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Lupus Pregnancy - Need For Perfect Planning

Lupus pregnancy is an autoimmune disease that causes the immune system to attack healthy tissue. The causes of lupus are unknown. Any person can contract Lupus, but it is most commonly found in women. Lupus is a disease that strikes predominantly young women in the reproductive years.

What Can Be The Extent Of Risk?

The risks of pregnancy problems in lupus patients are real and can affect both the mother and the fetus. About ten percent of pregnancies currently end in miscarriage, due to this. The first trimester losses appear either to have no known cause or to associate with signs of active lupus. But today, most women with lupus can safely become pregnant. With proper medical care, you can decrease the risks associated with pregnancy and deliver a normal, healthy baby.

To increase the chances of a happy outcome in Lupus pregnancy, you must carefully plan your pregnancy. Your disease should be under control or in remission, before the conception takes place. Getting pregnant when your disease is active could result in a miscarriage, a stillbirth, or serious complications for you. It is extremely important that an obstetrician who has experienced managing high-risk pregnancies monitors such a pregnancy.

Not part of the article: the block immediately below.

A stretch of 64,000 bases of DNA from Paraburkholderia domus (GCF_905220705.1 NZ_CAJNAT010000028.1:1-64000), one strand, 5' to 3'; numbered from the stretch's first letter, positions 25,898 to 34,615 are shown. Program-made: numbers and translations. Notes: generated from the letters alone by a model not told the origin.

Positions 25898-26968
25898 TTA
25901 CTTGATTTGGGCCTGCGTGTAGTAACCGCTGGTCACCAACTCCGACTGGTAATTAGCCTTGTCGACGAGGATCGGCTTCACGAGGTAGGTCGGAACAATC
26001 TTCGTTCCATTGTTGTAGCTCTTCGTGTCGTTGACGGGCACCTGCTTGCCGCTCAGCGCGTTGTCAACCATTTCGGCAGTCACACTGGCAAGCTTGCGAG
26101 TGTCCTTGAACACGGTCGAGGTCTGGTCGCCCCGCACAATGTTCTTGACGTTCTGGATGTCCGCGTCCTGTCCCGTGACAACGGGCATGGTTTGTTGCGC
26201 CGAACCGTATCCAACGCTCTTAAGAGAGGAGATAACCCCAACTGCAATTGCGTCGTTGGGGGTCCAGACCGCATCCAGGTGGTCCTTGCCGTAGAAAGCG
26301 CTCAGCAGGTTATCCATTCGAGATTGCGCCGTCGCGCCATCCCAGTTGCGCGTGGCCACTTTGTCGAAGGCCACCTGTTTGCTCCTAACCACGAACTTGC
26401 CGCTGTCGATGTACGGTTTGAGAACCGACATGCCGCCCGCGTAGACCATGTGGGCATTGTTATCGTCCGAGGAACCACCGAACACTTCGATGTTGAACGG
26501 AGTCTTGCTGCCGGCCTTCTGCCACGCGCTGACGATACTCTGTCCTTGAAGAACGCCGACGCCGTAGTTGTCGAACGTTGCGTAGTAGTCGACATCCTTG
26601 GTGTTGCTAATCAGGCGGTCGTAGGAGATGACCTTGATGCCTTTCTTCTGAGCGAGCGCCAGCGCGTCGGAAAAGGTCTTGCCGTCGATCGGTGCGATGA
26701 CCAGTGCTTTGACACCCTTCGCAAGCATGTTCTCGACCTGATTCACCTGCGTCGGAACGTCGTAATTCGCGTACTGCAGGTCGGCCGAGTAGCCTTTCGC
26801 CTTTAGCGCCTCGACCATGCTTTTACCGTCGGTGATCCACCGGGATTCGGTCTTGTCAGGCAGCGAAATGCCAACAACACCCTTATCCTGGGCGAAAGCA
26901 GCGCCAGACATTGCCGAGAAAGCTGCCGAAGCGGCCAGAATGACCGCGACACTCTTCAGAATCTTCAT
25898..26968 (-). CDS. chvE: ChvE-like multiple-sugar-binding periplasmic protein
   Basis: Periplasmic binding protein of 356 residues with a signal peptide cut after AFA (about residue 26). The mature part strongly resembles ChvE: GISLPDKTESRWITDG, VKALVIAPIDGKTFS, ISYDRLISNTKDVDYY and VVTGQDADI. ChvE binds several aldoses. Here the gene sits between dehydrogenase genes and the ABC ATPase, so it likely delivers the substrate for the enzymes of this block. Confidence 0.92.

Delivery should be planned at a hospital that can manage a high-risk patient and provide the specialized care you and your baby will need. Be aware that a vaginal birth may not be possible. A Cesarean section is advisable at such situations. One problem that can affect a pregnant woman in Lupus pregnancy is the development of a lupus flare. In general, flares are not caused by pregnancy. Flares that do develop often occur during the first or second trimester or during the first few months following delivery. Most flares are mild and easily treated with small doses of corticosteroids.

The most important question asked in Lupus pregnancy is, "Will my baby be okay?" In most cases, the answer is 'yes'. Babies born to women with lupus have no greater chance of birth defects or mental retardation. As your pregnancy progresses, the doctor will regularly check the baby's heartbeat and growth with sonograms. If not planned properly, about 70 percent of such pregnancies end up in unexpected miscarriages or stillbirths. Another 30 percent may result in premature birth of the infant. So, plan properly and follow all the necessary steps for a healthy outcome and to avoid Lupus pregnancy complaints.

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